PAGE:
Derived Nouns in Austen’s Novel Sense and Sensibility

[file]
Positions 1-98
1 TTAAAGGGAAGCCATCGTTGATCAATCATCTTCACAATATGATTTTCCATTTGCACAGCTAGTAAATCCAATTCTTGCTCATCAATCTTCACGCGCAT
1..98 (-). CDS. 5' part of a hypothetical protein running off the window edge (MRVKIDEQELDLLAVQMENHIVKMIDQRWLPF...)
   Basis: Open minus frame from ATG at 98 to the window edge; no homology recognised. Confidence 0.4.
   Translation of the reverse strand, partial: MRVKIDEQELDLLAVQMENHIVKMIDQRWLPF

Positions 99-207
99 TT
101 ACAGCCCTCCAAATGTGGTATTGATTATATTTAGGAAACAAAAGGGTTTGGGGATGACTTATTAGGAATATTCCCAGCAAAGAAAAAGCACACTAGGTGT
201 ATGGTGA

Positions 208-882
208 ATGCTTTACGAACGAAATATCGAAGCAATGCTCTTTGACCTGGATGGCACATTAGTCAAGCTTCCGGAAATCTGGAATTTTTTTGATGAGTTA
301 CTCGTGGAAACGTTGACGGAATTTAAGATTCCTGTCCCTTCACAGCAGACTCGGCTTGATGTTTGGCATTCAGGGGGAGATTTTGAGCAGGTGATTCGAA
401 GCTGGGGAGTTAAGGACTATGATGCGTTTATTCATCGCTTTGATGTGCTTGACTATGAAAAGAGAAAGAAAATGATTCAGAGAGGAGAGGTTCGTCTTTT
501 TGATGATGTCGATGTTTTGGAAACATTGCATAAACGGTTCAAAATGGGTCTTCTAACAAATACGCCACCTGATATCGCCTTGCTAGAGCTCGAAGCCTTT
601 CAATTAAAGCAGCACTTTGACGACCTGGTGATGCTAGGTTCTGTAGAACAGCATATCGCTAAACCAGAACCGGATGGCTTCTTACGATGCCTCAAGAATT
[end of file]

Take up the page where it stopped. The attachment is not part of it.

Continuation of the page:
This study is entitled Derived Nouns in Austen’s Novel Sense and Sensibility. This study aims to identify kinds of derivational suffixes nouns found in Derived Nouns in Austen’s novel Sense and Sensibility and to explain meanings of the derived nouns. The data were taken from Austen’s novel Sense and Sensibility published in 1811. This study used library research and applied documentation method to collect the data. The method used in data analysis was the qualitative method. The technique of presenting data used the descriptive method for identifying the process of the derivational forming noun. This study applied the kinds of derived suffixes nouns proposed by McCarthy (2002) as the main theory, and meaning of derived nouns proposed by Haspelmath and Sims (2010) as the supporting theory. The findings showed that there were three classes; they are: suffixes forming nouns from nouns such as the suffixes –er, -ship and –hood, suffixes forming adjectives from nouns are the suffixes –ity, -ness, and –ism, and suffixes forming verb from nouns are the suffixes –ance, -ence, -ment, -ing, –((a)t)ion, and -al. The derivational meanings denoted deverbal nouns found in the data such as agent nouns and action nouns. The derivational meanings denoted deadjective nouns were quality nouns. On the other side, the derivational meanings denoted by denominal nouns were status nouns.
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